When plants of Thymelaeaceae family are damaged due to an external harm, they produce agarwood from their stem as a secondary defensive mechanism in order to be protected from micro biotic diseases. Aquilaria category is prominent on producing agarwood in this family. Those plants that belongs to Gyrinops category also produces agarwood but studies show that the production is very small, compared to the weight of the plant.

 

Use of Walla Patta plant

Walla patta 4

The high demand occurred regarding the Walla Patta plant is due to cosmetics and medicines produced by the agarwood of the plant. They are very expensive in the world market.

 

Islamic voyager Ibn Battuta has stated that in the 13th century, Arabic nationalities have used this fragrant material. As stated in the book "A Thousand and One Nights", they have used the material in order to fragrant their houses in special festivals. It was a product, which could only be achieved by the upper class of the society in order to facilitate their luxurious lifestyle. Cosmetics made by these materials were also used to fragrant clothing of holy Prophet.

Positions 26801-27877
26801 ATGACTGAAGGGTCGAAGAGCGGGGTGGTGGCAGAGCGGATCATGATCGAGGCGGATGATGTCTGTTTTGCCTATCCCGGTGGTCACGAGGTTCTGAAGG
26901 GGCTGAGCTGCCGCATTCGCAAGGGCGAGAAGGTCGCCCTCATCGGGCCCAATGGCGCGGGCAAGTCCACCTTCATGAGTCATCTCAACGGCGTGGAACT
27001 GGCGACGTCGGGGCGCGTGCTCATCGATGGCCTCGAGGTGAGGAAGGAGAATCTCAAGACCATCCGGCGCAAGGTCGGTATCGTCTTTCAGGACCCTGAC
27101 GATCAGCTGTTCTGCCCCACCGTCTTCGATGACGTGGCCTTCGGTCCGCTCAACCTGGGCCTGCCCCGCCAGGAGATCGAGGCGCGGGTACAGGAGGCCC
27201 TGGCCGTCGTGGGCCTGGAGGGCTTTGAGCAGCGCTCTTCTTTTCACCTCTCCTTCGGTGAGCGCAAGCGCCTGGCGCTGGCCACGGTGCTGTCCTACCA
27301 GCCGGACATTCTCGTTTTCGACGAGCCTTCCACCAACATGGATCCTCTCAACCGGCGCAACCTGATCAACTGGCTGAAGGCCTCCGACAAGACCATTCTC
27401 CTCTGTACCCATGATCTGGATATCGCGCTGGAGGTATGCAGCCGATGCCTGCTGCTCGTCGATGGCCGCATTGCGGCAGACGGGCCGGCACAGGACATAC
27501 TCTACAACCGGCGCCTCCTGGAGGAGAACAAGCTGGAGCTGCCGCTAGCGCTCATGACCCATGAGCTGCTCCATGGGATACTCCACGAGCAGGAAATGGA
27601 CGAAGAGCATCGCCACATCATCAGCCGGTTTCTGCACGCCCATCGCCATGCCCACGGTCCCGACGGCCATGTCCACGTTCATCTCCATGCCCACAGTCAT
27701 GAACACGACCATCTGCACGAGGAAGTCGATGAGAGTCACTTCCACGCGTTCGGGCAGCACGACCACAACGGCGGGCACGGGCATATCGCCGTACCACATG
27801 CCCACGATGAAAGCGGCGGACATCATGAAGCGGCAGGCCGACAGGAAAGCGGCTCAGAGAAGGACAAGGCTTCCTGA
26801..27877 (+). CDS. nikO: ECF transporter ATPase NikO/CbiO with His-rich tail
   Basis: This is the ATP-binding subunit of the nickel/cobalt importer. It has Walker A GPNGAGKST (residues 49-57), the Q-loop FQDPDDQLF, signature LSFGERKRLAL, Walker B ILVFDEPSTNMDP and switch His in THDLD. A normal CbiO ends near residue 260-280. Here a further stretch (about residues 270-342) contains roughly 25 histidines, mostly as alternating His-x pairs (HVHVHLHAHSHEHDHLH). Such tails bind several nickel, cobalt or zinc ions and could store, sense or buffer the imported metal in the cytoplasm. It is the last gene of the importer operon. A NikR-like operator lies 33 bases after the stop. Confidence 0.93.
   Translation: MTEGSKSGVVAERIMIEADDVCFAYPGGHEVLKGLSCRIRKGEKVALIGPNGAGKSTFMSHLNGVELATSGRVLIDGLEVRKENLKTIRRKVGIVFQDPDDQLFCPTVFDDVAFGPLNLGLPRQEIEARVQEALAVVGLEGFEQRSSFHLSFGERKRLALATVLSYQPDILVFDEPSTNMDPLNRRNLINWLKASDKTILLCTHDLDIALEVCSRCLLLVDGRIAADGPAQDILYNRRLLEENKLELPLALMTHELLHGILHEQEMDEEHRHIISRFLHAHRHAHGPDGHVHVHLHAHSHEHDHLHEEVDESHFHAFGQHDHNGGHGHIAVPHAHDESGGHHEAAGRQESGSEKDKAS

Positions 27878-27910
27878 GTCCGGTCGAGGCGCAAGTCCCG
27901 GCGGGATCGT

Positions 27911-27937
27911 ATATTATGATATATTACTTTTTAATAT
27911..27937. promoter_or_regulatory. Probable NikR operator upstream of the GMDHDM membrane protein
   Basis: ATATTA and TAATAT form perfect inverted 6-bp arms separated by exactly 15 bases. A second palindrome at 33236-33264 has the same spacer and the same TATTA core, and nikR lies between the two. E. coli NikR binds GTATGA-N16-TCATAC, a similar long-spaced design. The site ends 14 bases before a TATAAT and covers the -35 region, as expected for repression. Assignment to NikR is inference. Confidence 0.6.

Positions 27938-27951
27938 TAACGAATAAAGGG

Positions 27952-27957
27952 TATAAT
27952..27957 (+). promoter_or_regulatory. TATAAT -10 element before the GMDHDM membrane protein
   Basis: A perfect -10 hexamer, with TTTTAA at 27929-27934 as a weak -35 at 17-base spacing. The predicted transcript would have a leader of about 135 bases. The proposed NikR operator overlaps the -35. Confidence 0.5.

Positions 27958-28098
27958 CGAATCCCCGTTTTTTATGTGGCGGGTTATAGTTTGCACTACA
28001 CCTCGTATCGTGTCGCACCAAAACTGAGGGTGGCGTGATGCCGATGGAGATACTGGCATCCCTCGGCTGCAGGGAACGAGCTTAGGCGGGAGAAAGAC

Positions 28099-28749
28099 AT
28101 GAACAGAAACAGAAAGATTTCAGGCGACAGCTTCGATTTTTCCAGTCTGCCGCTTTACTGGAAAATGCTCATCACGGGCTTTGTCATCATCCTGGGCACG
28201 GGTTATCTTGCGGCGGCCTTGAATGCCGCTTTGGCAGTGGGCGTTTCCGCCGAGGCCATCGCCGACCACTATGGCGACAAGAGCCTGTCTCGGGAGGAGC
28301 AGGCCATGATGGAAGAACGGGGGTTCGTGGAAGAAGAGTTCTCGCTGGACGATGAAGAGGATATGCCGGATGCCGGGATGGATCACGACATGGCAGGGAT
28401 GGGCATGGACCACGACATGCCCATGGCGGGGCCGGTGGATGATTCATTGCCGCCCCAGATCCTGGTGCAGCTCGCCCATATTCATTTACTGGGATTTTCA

In India the material is used as a medicine for asthma, stomachache, diarrhoea, goitre, rheumatism, paralyse, and skin diseases and to grow the sexual strength. Small pieces of the plant are put in oil and are applied to fragrant the body. Wood of this tree was used for woodcarvings. Taiwan, Cambodia, Vietnam are the main countries that high quality agarwood are produced in the present. There is a high demand from Japan, Korea, China, European countries, and Middle East countries for those products.  Peculiarly, Middle East countries are demanding the product as it is alcohol free.

 

Present status of the Walla Patta plant.

 Walla patta